the other doesn’t so glasses go right side up

Burneko waffler

Greg Howard doesn’t matter how scuzzy they are, because I store the glasses rimside up

Burneko take a stand, samer
there’s no benefit to storing them rim side down
what is the benefit of doing that

Greg Howard there is none, obviously.

Samer dust etc doesn’t get in them

kyle rim down always

billy haisley my mom always told me it was to keep bugs out of them

Greg Howard rim up is not for cool people.
or down

Burneko i mean, are there a lot of dust storms inside your cupboard?
the inside of my cupboard is pretty placid, most of the time. not much weather in there

harvilla greg your need to immediately place everything in a cool/uncool binary is pretty uncool

Burneko saying that it’s uncool is not for cool people

Greg Howard wow.

Burneko “I don’t want my cups to get dust in them, so I’ll just rub them all over a cupboard floor instead”

Greg Howard the cupboard floor is obviously dustier than the air, right? obviously.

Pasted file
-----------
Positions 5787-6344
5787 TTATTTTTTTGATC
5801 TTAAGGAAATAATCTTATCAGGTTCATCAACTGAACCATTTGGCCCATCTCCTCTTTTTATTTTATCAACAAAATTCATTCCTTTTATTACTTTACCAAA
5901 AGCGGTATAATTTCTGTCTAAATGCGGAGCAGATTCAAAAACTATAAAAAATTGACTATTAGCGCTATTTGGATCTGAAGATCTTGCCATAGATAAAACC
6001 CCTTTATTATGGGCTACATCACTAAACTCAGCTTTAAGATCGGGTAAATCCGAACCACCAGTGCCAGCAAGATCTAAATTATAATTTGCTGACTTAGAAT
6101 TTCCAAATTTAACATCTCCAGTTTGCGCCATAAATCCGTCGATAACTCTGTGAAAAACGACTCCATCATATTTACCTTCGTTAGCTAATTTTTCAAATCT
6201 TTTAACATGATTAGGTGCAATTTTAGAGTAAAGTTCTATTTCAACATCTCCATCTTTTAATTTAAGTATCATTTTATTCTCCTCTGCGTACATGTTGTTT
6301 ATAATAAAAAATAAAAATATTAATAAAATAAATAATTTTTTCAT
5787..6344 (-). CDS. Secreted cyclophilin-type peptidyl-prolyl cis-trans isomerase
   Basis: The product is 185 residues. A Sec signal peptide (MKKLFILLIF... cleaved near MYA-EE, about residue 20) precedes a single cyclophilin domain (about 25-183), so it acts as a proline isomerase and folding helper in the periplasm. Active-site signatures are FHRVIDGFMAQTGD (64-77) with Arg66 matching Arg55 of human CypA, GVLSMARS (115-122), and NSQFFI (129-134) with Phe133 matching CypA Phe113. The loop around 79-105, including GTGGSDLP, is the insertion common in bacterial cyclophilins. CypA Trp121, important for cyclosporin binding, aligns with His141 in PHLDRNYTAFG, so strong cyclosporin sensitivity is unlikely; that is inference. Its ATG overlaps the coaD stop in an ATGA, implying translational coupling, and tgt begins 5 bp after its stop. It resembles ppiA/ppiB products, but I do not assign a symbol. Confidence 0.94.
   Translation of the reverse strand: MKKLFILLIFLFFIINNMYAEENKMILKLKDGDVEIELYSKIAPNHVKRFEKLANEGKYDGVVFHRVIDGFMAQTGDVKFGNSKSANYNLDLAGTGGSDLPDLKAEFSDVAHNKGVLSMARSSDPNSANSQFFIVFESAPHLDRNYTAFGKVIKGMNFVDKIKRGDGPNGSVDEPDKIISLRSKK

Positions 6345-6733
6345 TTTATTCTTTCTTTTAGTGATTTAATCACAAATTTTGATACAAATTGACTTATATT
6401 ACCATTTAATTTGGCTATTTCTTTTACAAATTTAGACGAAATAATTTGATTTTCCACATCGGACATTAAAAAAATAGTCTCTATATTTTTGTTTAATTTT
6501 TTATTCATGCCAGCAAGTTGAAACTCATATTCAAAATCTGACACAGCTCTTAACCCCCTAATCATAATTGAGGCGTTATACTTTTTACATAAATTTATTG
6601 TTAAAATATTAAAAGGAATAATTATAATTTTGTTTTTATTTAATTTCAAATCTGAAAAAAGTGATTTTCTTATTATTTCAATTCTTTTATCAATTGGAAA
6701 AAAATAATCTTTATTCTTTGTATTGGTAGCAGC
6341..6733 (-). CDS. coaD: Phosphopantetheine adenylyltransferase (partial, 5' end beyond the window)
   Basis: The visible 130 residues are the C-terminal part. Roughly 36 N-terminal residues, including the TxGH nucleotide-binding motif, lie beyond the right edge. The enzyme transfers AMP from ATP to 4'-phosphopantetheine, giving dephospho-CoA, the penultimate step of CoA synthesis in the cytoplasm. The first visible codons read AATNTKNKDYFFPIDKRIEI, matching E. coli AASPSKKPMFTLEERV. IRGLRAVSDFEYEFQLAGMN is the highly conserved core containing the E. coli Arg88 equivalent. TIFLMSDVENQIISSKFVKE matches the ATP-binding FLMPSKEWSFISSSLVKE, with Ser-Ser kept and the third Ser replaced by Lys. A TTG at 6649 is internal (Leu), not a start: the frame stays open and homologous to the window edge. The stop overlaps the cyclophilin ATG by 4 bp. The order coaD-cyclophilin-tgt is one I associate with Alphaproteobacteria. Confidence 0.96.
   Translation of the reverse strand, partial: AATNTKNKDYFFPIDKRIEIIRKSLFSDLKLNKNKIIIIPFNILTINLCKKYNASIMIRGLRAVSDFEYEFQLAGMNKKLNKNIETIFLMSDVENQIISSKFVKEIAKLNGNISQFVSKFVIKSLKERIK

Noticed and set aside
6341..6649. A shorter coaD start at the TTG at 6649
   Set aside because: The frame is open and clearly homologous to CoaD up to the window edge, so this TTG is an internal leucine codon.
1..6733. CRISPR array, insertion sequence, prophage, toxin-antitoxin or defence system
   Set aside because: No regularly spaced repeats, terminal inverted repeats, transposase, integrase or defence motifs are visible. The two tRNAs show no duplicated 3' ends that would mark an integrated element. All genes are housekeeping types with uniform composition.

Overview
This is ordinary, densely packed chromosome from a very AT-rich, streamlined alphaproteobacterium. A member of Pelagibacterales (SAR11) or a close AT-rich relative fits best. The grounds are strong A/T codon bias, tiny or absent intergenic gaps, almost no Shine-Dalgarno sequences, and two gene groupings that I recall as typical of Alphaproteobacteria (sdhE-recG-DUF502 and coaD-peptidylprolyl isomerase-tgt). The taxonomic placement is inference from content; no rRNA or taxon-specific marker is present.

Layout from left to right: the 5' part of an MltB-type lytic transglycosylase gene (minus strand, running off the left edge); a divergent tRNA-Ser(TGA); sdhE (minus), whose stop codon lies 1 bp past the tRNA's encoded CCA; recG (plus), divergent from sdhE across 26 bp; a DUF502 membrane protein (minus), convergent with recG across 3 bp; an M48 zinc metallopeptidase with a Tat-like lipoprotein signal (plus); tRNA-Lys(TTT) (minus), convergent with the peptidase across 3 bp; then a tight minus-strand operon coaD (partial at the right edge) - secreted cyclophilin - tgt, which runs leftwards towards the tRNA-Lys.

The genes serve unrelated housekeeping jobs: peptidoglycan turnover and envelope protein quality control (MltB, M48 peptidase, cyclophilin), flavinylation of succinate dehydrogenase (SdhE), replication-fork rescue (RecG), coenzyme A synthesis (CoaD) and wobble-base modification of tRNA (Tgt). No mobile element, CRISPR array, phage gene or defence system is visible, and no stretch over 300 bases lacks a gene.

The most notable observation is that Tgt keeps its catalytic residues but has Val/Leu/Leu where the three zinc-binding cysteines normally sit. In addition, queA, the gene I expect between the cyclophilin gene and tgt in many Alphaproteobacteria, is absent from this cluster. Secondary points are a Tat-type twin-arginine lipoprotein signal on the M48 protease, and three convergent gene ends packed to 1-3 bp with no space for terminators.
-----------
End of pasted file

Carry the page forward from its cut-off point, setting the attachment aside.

Burneko I mean, I can slather the floor of my cupboard with mayonnaise if I want, because i don’t rub the rims of my cups on it


I can’t believe we made it through that entire discussion without making a single rimjob crack, which is why I just subjected you to that absolutely terrible pun.

Jolie Kerr is the author of the book My Boyfriend Barfed in My Handbag … And Other Things You Can’t Ask Martha (Plume). Are you dirty? Check The Squalor Archive for assistance. Are you still dirty? Email her.


Image by Sam Woolley.

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Don’t Miss Out on Any Home Organization Posts & Tips!


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Following a few storage tips for china is a great first step toward keeping these items organized.

To be honest, I don’t use my china or crystal very often. I always say that life is too short so why not live it up? I do fall short, though, when it comes to actually using my china and crystal for more than just holiday dinners. These beautiful pieces, including many heirlooms from my husband’s family and mine spend most of their time in my buffet server or china closet.